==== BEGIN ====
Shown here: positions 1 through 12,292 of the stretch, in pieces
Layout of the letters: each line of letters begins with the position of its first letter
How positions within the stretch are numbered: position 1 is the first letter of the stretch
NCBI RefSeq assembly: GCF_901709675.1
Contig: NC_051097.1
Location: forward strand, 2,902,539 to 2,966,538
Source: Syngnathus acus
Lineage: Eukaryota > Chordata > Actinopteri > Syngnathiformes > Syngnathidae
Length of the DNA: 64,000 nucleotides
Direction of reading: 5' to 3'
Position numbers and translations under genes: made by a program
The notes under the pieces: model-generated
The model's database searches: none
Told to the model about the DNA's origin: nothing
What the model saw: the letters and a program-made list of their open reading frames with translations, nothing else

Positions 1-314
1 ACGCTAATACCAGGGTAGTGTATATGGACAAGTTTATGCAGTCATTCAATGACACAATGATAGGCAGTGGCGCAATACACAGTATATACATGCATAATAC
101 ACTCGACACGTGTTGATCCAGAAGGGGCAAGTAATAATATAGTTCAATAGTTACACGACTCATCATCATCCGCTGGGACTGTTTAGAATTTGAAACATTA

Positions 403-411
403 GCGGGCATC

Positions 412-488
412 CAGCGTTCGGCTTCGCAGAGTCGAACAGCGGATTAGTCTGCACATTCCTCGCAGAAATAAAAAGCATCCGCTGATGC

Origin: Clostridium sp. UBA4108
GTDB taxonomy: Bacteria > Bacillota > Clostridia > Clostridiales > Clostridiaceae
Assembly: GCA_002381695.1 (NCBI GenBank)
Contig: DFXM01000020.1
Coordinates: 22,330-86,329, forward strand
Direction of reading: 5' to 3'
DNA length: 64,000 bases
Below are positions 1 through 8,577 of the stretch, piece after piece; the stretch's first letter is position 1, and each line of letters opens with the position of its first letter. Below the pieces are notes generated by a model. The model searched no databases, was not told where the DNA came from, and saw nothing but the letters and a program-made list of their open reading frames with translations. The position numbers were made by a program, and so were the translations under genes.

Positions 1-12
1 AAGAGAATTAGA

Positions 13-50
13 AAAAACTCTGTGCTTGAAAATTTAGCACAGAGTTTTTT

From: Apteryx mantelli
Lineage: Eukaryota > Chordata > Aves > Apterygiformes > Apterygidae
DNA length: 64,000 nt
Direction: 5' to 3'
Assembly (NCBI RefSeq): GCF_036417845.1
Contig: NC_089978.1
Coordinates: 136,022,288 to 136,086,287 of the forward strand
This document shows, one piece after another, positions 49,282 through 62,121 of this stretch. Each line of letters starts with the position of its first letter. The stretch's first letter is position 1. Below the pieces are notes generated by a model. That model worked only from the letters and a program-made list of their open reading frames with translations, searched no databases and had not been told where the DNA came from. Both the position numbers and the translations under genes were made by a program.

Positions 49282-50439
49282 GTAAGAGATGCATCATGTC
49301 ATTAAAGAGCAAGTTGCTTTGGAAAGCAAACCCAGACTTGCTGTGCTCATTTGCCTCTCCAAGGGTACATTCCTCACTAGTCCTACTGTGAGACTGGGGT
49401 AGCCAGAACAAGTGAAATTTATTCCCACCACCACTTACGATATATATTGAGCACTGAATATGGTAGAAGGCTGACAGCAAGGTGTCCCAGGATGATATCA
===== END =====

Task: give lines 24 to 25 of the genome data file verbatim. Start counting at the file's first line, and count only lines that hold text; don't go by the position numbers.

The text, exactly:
GTDB taxonomy: Bacteria > Bacillota > Clostridia > Clostridiales > Clostridiaceae
Assembly: GCA_002381695.1 (NCBI GenBank)